Friday, December 5, 2008

Time Management - Complying with Regulations

Fellow mariner at Deep Water Writing has put up an interesting post Rules, rules, and more rules. He discussed two beefs: mariners not allowed ashore and new pollution regulations. The first beef has also been discussed at Tim Times - On yer Bike and at Hawspiper

The other topic is the increase in rules and regulations imposed on shipping. Specifically new EPA rules, Deepwater writes:
The National Pollution Discharge Elimination System requires a record to be maintained onboard the vessel tracking all discharges incidental to normal
operations such as; Ballast water (There is allready is a record
keepingand reporting requiremet for ballast), deck washdown, cathodic
protection, reverse osmosis brine, elevator pit effluent and gray
water just to name a few of the 28.

Is there anyone, anywhere considering the cumulative effect of all these regulations on vessel safety? At what point does someone say enough?

In most cases there is sufficient time to comply with all the requirements, enough time can usually be found by cutting into leisure or rest time. But what will be the effect on the ship if the captain more and more frequently locks himself in the room to finish paperwork? What about the conversations with the Chief about fuel that get cut short, or the twenty minutes spend with the mate discussing operations now reduced to 10 minutes. What about those "get acquainted" chats with the third mate to put a new officer at ease.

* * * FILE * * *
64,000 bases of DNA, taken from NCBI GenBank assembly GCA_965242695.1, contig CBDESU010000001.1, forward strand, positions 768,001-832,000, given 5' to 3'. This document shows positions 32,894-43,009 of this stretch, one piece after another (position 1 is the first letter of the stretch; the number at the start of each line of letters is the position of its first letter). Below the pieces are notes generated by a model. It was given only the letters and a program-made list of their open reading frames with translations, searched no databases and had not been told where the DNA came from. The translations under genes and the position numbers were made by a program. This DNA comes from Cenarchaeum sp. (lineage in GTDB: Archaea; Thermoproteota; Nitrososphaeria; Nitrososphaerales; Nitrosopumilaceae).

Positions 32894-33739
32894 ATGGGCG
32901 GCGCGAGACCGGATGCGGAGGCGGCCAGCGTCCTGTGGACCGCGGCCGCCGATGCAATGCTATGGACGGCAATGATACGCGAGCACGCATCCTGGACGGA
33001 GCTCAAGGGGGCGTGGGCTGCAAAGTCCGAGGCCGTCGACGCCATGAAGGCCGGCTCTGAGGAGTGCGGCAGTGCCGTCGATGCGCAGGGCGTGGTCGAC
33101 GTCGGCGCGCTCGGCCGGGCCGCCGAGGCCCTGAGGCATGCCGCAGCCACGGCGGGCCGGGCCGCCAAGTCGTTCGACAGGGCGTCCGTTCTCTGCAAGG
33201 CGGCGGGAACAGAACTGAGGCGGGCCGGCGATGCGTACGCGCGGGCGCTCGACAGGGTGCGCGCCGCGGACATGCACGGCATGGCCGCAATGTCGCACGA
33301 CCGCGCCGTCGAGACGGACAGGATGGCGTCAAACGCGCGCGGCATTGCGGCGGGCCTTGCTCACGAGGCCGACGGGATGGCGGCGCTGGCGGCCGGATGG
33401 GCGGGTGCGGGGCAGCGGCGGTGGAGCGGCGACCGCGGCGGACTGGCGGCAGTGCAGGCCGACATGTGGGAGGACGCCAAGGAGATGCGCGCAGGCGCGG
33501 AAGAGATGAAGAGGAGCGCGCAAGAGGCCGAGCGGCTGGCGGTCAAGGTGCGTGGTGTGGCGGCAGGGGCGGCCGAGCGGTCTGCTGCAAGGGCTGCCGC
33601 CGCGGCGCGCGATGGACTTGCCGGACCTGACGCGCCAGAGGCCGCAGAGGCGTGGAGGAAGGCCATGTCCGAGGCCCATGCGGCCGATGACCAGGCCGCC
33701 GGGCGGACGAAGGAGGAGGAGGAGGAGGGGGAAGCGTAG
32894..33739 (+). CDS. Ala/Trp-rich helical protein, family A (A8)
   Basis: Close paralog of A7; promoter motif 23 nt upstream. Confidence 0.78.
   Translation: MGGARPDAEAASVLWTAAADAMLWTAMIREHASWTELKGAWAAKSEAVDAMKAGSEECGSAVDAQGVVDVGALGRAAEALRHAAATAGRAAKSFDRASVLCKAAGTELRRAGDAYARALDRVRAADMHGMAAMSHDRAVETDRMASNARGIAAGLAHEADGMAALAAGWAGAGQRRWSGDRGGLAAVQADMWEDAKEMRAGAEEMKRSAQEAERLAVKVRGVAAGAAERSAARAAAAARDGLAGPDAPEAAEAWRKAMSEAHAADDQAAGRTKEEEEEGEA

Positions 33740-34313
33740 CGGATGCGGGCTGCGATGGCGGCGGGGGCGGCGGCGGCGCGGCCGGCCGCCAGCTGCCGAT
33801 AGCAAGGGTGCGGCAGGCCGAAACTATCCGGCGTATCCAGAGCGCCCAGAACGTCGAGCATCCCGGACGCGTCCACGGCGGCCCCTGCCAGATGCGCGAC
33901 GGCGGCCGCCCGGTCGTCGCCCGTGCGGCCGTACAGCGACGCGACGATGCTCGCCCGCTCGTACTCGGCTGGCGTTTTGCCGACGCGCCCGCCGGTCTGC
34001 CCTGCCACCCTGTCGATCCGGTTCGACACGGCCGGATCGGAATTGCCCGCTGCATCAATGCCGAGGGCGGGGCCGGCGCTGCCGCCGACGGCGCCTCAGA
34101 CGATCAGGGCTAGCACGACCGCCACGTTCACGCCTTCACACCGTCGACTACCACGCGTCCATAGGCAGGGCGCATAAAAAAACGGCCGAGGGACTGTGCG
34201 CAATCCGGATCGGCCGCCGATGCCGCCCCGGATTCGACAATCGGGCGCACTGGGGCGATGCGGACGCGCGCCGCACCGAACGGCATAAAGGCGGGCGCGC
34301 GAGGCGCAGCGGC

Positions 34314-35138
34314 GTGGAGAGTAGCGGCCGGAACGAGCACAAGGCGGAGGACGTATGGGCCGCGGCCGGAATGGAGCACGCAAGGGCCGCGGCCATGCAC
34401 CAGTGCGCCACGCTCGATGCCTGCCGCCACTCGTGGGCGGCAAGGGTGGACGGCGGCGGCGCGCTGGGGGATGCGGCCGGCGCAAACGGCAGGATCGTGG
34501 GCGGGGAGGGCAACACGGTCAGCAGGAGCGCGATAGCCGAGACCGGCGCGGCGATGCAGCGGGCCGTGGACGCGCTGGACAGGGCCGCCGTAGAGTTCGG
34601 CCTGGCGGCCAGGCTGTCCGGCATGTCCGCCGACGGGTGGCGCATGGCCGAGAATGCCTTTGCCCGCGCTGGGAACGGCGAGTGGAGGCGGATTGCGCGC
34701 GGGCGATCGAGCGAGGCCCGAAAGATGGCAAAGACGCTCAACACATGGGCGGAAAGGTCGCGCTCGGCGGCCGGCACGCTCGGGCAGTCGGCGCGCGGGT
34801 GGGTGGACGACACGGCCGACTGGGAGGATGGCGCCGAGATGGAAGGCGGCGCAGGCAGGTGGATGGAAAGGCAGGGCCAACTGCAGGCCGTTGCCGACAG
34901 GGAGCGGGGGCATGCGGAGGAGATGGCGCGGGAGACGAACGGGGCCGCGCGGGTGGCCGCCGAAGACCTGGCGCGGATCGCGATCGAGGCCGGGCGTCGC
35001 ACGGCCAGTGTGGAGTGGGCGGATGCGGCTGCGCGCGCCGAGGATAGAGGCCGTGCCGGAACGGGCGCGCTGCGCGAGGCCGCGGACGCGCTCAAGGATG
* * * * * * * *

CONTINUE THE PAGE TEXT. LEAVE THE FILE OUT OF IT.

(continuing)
Lower priority tasks such as reviewing the ship's security plan or improving the ships emergency response based on some problem uncovered at the last drill get pushed aside. If the captain was to reduce the interactions with the crew to the bare minimum that would not be a "show stopper", the ship would continue to operate. But a failure to properly comply with regulations can stop the show. Show stopper usually get first priority.

At some point, all the slack will be taken up and shifting ship's resources from operations to clerical work to insure regulation compliance will begin to impact safety. How will we know when that point is reached?

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